Cisco’s Trust Anchor module (TAm) can be bypassed through manipulating the bitstream of the Field Programmable Gate Array (FPGA). This component handles access control to a hardware component within Cisco’s Secure Boot implementations, which affects multiple products that support this functionality. An authenticated, local attacker could bypass the Secure Boot and make persistent changes to the root trust for software integrity. Additionally, Cisco’s IOS XE web UI improperly sanitizes user-input, and could allow an authenticated, remote attack to execute commands. An authenticated, remote attacker could execute commands as root on the vulnerable device.
|CVE-2019-1649: Secure Boot Tampering, also known as Thrangrycat
The logic that handles Cisco’s Secure Boot improperly checks an area of code that manages the Field Programmable Gate Array (FPGA). The secure boot feature is a proprietary FPGA based implementation used for ensuring chain of trust for software. The secure boot can be bypassed by modifying the bitstream of the FPGA, allowing an authenticated, local attacker to make persistent modification to the root of trust for software integrity.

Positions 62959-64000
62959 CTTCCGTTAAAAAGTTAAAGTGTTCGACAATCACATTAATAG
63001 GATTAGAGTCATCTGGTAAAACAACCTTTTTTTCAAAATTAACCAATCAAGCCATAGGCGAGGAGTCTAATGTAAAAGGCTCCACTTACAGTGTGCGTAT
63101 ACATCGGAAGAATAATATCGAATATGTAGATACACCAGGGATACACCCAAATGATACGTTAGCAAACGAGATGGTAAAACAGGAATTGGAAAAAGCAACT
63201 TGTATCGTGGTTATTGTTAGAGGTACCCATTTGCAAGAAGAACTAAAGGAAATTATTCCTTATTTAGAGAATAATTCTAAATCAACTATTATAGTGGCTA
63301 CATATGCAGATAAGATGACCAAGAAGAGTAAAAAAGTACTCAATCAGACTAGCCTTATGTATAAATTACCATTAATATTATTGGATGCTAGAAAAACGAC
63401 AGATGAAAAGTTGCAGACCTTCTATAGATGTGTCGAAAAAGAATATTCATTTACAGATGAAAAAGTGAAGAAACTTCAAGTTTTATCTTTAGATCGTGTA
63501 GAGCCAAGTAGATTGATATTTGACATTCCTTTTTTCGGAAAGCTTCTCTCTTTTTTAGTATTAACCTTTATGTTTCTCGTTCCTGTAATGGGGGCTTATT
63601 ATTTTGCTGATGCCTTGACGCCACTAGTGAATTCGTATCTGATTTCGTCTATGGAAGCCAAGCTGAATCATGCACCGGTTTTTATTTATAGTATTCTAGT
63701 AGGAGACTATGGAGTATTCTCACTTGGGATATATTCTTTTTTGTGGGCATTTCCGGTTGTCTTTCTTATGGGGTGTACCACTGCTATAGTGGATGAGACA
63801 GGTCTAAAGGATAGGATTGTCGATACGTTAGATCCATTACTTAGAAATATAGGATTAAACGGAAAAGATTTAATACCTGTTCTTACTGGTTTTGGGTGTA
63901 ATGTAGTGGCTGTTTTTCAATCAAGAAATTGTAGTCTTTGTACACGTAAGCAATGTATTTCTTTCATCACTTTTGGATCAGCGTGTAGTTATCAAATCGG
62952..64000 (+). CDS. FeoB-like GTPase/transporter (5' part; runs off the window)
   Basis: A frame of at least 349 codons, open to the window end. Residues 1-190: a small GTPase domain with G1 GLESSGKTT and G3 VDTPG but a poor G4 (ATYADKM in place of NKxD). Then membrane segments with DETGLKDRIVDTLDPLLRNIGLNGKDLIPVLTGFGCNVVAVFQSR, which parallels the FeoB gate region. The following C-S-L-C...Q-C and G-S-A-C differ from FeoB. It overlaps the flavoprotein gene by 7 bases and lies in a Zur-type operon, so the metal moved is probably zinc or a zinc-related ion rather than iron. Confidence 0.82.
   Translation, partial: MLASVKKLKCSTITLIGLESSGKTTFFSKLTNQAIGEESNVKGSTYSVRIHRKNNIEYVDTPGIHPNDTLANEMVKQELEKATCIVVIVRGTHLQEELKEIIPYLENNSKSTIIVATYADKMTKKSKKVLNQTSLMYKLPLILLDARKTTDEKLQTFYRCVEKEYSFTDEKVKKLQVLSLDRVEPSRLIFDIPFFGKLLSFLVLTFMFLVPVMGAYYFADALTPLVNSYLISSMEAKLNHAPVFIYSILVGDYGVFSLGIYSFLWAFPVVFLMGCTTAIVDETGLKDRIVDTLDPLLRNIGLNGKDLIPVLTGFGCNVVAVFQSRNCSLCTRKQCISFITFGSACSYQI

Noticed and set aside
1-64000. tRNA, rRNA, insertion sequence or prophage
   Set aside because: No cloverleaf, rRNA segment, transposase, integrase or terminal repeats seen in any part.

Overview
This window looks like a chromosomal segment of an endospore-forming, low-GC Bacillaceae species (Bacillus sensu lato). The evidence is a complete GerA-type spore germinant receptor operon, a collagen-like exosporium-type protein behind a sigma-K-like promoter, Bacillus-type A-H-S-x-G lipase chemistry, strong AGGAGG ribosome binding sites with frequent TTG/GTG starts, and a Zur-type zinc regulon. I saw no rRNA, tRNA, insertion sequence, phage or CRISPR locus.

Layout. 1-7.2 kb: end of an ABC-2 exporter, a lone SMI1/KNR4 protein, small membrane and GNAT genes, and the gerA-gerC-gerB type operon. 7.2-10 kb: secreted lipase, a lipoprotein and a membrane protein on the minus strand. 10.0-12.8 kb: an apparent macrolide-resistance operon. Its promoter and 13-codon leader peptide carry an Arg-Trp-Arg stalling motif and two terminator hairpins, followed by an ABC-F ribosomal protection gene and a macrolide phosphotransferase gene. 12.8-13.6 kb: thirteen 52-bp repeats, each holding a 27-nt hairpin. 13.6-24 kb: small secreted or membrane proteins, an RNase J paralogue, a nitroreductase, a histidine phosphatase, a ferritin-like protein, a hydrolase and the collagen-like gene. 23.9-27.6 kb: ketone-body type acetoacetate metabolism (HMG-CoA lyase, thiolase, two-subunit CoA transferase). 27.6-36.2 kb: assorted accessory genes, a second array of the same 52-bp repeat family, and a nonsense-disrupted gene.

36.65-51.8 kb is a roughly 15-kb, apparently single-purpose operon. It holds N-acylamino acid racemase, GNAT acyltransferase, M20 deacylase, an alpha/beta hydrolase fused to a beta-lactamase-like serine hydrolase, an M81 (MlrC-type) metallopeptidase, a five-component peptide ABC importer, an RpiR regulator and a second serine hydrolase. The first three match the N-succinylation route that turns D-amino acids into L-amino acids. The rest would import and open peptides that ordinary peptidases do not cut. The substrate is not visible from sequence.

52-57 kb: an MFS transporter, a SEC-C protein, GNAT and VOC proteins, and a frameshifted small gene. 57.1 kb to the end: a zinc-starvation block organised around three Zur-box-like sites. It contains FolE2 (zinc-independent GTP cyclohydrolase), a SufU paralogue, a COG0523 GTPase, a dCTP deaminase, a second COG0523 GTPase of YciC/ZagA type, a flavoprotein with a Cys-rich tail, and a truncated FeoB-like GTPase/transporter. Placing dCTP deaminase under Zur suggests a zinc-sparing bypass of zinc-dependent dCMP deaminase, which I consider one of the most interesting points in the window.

CVE-2019-1862: IOS XE Web UI Command Injection
|A local or remote attacker could write a new firmware image to the TAm. When exploited together, these vulnerabilities could allow a remote, authenticated attacker to remotely and persistently bypass Secure Boot and prevent future software updates to the TAm.
To exploit CVE-2019-1649, an attacker would need to have privileged administrative access to the device. This type of access could be achieved by exploiting the vulnerability described in CVE-2019-1862 or other potential remote command injection vulnerabilities.
Cisco is in the process of developing and releasing software fixes for all affected platforms. We recommend installing this update when it is available.